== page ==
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Tool Kit Sales Up, Hackers Buying

SAN JOSE, Calif. -- Secure Computing Corporation (NASDAQ: SCUR), a leading enterprise gateway security company,recently announced that rapid change and high profitability of cybercrime are driving cyber thieves to embark on yet another booming area which is selling hacking tools to budding hackers, ranging from individual viruses to comprehensive kits, enabling them to devise their own attacks. Today, more than 68,000 hacking tools are available for download online.

"The world of cybercrime is evolving at an amazing speed. Cybercriminals are getting very innovative in their methods to devise new ways of infiltrating security systems and once they have achieved that, they are now reaping the rewards of this booming industry by selling their proven methods to others," said Benjamin Low, Managing Director for Southeast Asia and India, Secure Computing.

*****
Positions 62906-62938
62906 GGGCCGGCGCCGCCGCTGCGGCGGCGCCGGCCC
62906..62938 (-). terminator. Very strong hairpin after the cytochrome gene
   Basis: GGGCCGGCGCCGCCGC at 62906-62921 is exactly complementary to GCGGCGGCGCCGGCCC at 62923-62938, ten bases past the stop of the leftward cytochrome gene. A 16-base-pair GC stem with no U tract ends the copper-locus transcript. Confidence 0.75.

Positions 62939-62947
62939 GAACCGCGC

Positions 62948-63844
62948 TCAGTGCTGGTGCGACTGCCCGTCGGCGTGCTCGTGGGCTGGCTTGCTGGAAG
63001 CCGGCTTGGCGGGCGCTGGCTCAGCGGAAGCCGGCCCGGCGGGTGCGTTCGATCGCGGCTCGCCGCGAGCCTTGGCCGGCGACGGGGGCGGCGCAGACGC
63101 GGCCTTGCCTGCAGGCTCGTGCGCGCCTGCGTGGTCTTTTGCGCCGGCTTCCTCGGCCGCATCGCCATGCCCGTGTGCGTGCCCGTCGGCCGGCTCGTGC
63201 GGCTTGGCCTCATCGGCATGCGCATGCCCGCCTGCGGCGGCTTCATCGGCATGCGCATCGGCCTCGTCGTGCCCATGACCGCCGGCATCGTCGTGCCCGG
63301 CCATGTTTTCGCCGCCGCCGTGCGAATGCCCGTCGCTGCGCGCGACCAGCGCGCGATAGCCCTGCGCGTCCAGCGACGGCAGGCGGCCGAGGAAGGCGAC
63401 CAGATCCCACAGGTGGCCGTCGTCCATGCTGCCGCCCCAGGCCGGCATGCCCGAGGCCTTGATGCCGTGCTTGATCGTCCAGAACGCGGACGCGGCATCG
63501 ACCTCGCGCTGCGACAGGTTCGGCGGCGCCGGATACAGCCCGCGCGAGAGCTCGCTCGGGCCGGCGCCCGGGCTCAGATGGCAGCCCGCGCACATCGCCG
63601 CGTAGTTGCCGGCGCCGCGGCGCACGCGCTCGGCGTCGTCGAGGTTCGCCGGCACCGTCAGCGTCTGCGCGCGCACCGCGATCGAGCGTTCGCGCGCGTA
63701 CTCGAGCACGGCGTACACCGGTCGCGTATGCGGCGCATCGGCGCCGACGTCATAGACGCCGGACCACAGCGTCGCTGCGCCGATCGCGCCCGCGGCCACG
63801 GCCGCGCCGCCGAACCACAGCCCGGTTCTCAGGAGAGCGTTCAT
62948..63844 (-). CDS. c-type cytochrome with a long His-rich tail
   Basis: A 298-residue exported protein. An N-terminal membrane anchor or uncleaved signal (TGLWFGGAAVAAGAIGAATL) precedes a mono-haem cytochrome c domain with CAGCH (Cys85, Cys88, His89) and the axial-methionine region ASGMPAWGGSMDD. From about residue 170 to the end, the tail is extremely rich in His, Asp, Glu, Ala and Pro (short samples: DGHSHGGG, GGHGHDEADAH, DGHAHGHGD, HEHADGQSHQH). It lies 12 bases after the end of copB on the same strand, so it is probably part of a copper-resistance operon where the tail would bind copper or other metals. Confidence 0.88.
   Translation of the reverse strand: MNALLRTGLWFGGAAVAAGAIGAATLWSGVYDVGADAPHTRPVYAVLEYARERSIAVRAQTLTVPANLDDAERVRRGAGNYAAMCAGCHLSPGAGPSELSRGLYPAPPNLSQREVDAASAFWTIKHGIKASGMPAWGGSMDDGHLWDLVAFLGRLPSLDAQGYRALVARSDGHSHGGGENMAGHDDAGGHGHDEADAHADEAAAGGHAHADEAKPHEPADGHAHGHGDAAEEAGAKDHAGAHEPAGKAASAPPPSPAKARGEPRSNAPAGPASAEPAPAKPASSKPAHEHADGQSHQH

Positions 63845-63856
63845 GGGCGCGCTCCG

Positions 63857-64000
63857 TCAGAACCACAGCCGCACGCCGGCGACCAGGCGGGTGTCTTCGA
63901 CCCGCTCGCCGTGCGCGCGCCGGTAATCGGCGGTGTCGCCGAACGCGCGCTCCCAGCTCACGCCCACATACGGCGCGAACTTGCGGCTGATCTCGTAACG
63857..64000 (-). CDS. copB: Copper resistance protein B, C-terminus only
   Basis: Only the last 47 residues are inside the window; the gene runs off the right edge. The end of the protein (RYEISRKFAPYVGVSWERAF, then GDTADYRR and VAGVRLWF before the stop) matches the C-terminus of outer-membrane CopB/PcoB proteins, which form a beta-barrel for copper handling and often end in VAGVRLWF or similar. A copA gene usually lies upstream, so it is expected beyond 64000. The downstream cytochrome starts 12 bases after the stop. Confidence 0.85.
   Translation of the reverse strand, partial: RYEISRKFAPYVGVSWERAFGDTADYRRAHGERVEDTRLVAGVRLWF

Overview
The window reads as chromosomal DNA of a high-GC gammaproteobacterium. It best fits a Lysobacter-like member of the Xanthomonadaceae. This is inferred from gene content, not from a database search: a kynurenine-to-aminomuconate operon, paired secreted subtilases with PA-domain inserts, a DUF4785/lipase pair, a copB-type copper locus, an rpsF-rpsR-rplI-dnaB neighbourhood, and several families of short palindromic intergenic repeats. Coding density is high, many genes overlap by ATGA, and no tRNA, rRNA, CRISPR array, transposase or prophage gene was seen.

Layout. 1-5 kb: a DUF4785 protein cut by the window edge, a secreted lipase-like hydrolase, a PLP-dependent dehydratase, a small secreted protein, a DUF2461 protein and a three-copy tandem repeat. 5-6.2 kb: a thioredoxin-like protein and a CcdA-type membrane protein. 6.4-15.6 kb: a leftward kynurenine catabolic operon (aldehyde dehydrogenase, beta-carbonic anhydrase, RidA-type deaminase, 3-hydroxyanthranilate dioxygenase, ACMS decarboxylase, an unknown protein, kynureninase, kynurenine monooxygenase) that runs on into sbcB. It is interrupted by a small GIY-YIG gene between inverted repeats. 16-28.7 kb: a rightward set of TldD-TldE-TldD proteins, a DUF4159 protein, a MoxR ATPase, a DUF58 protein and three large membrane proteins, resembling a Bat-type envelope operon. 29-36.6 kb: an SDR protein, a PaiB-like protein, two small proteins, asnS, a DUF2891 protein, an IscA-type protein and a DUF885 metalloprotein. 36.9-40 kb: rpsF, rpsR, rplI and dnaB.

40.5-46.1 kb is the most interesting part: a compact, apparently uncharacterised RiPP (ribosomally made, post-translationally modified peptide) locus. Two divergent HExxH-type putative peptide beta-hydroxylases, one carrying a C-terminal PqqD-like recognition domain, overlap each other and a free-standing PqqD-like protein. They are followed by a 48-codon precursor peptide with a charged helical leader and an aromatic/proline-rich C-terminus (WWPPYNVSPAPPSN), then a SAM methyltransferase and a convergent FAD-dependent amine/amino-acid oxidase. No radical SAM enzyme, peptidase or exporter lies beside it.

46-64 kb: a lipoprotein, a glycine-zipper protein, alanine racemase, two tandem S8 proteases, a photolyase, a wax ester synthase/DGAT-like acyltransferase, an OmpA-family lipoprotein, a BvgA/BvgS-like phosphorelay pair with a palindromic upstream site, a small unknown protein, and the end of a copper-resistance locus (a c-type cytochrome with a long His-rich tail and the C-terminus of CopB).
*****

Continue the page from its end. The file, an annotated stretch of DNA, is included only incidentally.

While majority of the tools are free, they require some skill to operate. A growing number of hacking groups are offering kits such as MPack, Shark 2, Nuclear, WebAttacker, and IcePack for sale, which are easier to use, thus allowing unskilled hackers to get into the cybercrime game effortlessly. These kits are proven to be effective as more vulnerabilities are being discovered today and these take a longer time to be patched, providing budding hackers ample time to test out these kits.

Top hacking tools on sale now can cost up to US$1000, with some of the most expensive tools sold with 12 months of technical support to ensure they are armed with the latest vulnerabilities.

Low added, "There are little risks involved for the hacking groups selling these kits. Even if the kits are used to commit crimes, the hacking group cannot be charged, as each kit comes with a disclaimer that says the software is distributed for educational purposes and the user accepts all responsibility for any misuse. The only risk these hacker groups face in making these kits available is someone stealing their software and offering it at a lower price. However, the sheer numbers of tools available for sale today have driven prices down."

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